The EU's top court has ruled that the permanent bailout fund created earlier this year does did not violate EU law. An Irish parliamentarian had questioned the legality of creating the European Stability Mechanism (ESM).
The EU's Luxemburg-based Court of Justice ruled on Tuesday that the way in which the ESM was established had not violated EU law. That had been asserted by Irish parliamentarian Thomas Pringle when he originally brought the case before the Irish Supreme Court.
The Irish court had referred the matter to the EU Court of Justice. Pringle had claimed, among other things, that when the European Council made the decision to create the ESM, it had overstepped its bounds by not organizing a convention of national parliaments, heads of state, or the European Parliament.
The decision to create the ESM amounted to an amendment to the EU's Treaty on the Functioning of the EU (TFEU), the court said.
The European Council made up of representatives of the bloc's 27 nations was entitled to do this without consulting a convention, the court said, if the matter was related to internal polices and actions of the EU, and as long as the competences conferred in the EU treaties were not increased.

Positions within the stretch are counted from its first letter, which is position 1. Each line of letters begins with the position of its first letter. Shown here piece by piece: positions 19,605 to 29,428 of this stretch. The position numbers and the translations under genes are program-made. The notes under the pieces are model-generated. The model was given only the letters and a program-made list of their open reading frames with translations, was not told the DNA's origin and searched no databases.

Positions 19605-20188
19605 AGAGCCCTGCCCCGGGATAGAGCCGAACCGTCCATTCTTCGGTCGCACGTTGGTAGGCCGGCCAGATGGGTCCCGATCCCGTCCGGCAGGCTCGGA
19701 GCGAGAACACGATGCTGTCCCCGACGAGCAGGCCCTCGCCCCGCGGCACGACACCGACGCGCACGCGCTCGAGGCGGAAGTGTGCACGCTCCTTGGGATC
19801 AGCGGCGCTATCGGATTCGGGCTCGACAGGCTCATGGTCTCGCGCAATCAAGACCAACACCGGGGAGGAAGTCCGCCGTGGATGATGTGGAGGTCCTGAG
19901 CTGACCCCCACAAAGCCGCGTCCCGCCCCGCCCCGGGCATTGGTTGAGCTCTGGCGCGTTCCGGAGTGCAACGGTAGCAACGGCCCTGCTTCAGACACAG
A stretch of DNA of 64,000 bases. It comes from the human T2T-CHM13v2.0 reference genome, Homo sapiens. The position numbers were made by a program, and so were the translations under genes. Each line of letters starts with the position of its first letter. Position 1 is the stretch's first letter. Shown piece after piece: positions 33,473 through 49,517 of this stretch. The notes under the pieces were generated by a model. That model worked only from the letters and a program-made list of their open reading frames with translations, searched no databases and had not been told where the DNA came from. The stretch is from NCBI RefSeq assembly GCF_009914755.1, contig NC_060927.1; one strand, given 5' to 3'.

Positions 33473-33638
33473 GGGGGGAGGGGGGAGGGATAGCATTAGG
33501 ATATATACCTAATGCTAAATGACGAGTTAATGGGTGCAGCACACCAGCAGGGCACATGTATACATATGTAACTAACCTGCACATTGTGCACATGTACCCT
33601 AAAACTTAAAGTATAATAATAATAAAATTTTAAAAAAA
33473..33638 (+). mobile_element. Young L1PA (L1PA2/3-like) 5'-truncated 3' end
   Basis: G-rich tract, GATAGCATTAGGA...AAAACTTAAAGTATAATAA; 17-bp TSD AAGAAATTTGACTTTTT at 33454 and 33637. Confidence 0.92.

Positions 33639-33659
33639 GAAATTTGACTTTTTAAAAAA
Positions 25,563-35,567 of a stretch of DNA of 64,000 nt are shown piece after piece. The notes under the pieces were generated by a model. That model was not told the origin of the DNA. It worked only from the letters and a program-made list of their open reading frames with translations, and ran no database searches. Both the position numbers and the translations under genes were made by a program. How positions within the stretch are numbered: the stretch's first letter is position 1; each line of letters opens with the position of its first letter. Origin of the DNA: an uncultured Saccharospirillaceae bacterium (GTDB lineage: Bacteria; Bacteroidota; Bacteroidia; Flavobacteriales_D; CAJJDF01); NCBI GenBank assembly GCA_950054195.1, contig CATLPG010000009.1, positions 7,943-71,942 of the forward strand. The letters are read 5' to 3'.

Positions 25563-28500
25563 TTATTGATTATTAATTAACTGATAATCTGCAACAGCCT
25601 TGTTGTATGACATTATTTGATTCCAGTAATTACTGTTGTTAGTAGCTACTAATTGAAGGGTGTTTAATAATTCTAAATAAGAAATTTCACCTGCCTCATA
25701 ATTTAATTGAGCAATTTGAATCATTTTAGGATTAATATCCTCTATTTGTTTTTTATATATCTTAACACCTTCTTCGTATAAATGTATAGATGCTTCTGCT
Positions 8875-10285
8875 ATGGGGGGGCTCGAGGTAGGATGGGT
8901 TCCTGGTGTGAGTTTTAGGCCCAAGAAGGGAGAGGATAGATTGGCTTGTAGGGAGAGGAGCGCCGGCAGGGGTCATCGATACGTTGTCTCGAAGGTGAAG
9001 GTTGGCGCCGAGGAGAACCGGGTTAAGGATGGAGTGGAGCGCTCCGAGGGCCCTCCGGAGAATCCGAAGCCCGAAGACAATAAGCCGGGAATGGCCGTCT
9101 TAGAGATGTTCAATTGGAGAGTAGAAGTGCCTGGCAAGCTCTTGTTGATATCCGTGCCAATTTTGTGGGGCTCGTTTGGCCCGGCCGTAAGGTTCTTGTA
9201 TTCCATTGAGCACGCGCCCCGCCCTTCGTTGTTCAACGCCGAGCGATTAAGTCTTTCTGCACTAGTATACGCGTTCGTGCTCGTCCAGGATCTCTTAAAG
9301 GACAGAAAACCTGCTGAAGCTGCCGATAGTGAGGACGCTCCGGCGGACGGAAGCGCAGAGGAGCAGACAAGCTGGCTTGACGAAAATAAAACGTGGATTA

ESM creation legitimate, says court
The court's written decision read, the ESM amendment did not "encroach on the exclusive competence held by the EU in the area of monetary policy" for eurozone members, since the "ESM pursues an objective which is clearly distinct, namely to safeguard the stability of the euro area as a whole." Any affects the ESM may have on monetary policy, the court said, were indirect.
The ESM was inaugurated in October as a successor to the European Financial Stability Facility (EFSF), a temporary fund created in 2010 for bailouts for struggling eurozone countries such as Greece.
The ESM can lend up to 500 billion euros (649 billion dollars).
Anti-bailout advocates in Germany had held up the launch of the ESM by challenging the measure before Germany's constitutional court. Its judges cleared the ESM too but on the condition that Germany's liability be capped.
mz/ipj (dpa, dapd)